Portuguese-British Painter, Illustrator and Printmaker
Summary of Paula Rego
In Paula Rego's impressive oeuvre the contradictions of humanity are fully exposed; fantasy and reality, strength and suppression, and the personal and the political all writhe together in circling dialogue. She depicts the human figure predominately from life and thus allows her sitters to "flood you with their personality". Often groups of figures interact within Rego's pictures - usually made in pastel rather than paint - as a story with multiple strands mysteriously unfolds. Viewers do not really know what is happening, the action can be baffling, but there is always the sense that however unsettling, complex, and typically sexually charged, that like it or not, we all recognise the emotions at play. Similar to fellow portraitists of The London Group, and also to Alice Neel, Rego extracts individual psychology and dissects it. Her inclusion of props and animals however make her work more surreal, and her love of fabric and clothes as well as certain poses, look back to the classicism of the Old Masters.
- Rego celebrates a physical and individualistic way of being female. According to her Portuguese childhood, wealthy women were pressed to do nothing and working-class women to do everything. As such, not happy with either of these prescribed roles, the artist endeavored to be, and to depict a different type of woman. Presenting the antithesis of usual "feminine" behaviour, she made an iconic series of Dog Women. Here the bestial becomes a positive characteristic, and with similar intention to the Pendle Witch series, eccentric behaviour is encouraged and shown to be liberating, rather than as something to be feared and in turn repressed.
- Rego has successfully addressed two human experiences that although extremely widespread are almost entirely unrepresented. The first is abortion, and the other, depression. In 1998 Rego made a triptych that revealed women dealing with the consequences of illegal abortion. Addressing a pressing human rights issue, the series came about following a defeated referendum in Portugal that had sought to make abortion legal. The depression series is more recent, made in 2007; it makes visible an otherwise invisible emotion that can cripple and inactivate even the liveliest of spirits.
- Rego depicts war and the chaos of grotesque human behaviour en masse in the same way that artists of the New Objectivity movement did, including Otto Dix and George Grosz. The strong overtones of eroticism in the artist's work bring to mind the canvases of the French-Polish artist, Balthus, who similarly included ambiguous pre-pubescent girls. Indeed, Rego is an artist very well versed in the history of art. She recognises that the same themes - in particular the torments of love and war - are timeless strands of enquiry and as such yield the most interesting results.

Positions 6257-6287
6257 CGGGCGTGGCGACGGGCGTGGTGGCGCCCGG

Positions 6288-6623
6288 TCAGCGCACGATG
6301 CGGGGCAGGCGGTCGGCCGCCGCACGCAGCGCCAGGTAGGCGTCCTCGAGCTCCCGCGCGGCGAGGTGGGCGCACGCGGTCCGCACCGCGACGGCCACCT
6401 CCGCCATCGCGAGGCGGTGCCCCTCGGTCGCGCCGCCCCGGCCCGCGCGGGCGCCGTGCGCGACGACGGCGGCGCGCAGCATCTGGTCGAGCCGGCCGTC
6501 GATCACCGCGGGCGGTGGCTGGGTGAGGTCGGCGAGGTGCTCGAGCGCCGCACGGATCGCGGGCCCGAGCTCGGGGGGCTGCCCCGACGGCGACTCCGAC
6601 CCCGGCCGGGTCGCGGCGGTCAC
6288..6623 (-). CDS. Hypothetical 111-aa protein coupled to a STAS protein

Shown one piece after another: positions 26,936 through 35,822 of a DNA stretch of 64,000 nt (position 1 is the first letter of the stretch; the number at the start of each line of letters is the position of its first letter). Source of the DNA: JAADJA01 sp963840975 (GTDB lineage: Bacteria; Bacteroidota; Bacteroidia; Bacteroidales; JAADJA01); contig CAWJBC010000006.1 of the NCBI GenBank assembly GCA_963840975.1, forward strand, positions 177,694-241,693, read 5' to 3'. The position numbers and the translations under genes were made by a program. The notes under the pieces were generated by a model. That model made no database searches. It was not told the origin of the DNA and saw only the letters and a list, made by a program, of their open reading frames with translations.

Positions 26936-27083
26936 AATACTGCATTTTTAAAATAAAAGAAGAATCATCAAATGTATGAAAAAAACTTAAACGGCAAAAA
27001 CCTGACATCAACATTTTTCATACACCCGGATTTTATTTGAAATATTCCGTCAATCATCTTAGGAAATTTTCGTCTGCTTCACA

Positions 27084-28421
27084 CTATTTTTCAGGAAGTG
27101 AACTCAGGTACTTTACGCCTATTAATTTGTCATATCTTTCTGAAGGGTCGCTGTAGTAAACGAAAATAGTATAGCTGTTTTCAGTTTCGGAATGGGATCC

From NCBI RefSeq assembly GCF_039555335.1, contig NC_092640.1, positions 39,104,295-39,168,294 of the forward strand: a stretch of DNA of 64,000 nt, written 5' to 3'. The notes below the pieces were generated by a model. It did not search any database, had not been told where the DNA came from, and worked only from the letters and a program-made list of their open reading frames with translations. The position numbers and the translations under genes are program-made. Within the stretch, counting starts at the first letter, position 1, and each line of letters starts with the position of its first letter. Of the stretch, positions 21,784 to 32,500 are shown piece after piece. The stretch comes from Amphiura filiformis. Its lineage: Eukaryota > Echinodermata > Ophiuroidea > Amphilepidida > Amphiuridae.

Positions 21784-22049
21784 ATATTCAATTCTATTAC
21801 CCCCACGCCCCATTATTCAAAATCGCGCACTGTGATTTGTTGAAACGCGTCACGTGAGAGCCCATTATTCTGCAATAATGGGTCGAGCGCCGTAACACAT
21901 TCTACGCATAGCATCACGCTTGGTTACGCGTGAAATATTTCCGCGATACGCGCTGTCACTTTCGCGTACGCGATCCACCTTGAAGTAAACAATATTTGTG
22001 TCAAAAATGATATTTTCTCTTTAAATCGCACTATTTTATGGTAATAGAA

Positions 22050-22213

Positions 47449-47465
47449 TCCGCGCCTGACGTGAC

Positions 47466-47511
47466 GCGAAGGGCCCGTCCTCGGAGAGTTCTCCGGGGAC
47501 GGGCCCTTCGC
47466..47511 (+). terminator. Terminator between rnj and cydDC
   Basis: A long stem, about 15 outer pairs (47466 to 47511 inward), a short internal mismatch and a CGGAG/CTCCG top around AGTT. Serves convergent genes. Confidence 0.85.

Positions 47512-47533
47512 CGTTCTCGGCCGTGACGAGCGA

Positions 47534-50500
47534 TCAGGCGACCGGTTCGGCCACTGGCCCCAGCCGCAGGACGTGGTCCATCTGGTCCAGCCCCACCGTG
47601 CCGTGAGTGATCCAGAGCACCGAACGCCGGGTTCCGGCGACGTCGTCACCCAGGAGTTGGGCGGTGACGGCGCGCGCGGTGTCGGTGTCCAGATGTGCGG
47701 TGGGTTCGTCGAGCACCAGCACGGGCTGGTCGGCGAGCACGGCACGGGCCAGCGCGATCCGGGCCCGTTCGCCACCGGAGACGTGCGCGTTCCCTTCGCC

- Rego was a dedicated member of The London Group, an independent organisation established as early as 1913 to help artists with practical matters, for example to secure exhibitions. This group is not to be confused with The School of London, an art term used to describe a group of figurative artists living and making work in London during the 1970s. Although Rego was not officially part of the latter movement, like other members, she was devoted to making the darkest and deepest of individual psychology visible.
Progression of Art
The Firemen of Alijo
This is an early example of Rego's collage work. Rego became interested in collage and large-scale painting from a young age, and began to combine at once abstract and figurative compositions with Surrealist technique. Inspired by the automatic experiments of the Surrealist Movement, Rego sought to free both herself and her practice from the constraints of tradition and rationality and to explore instead the unfettered and unconscious mind. In its richness of color and vivid kinetic energy, the picture not only recalls the canvases of Joan Miro (who Rego herself has quoted as an influence) but also seventeenth-century Indian illustrations of the epic Ramayana tale.
Created whilst Portugal was still ruled under the repressive regime of Salazar, this collage can be read as both as a political challenge and in turn as a re-imagining of hierarchy. There are many shapes that are almost human but not quite. They are twisted and undergoing various stages of metamorphosis, all squabbling, rising, and fighting for some sort of power. The transformation of different shapes into others also seems to pose questions about rigid boundaries - what is the self and what is other? Who has power and who is powerless? These questions, as well as the medium of the piece, recall work by Nancy Spero. Spero also created hybrid woman/animal figures and scattered them across the college plane. As well as exposing pain and suffering, both artists seek to protect and elevate their imaginary creaturely beings.
Acrylic paint, oil pastel, charcoal, graphite, resin, ink, paper and aluminium foil on canvas - Collection of the Tate, United Kingdom
The Policeman's Daughter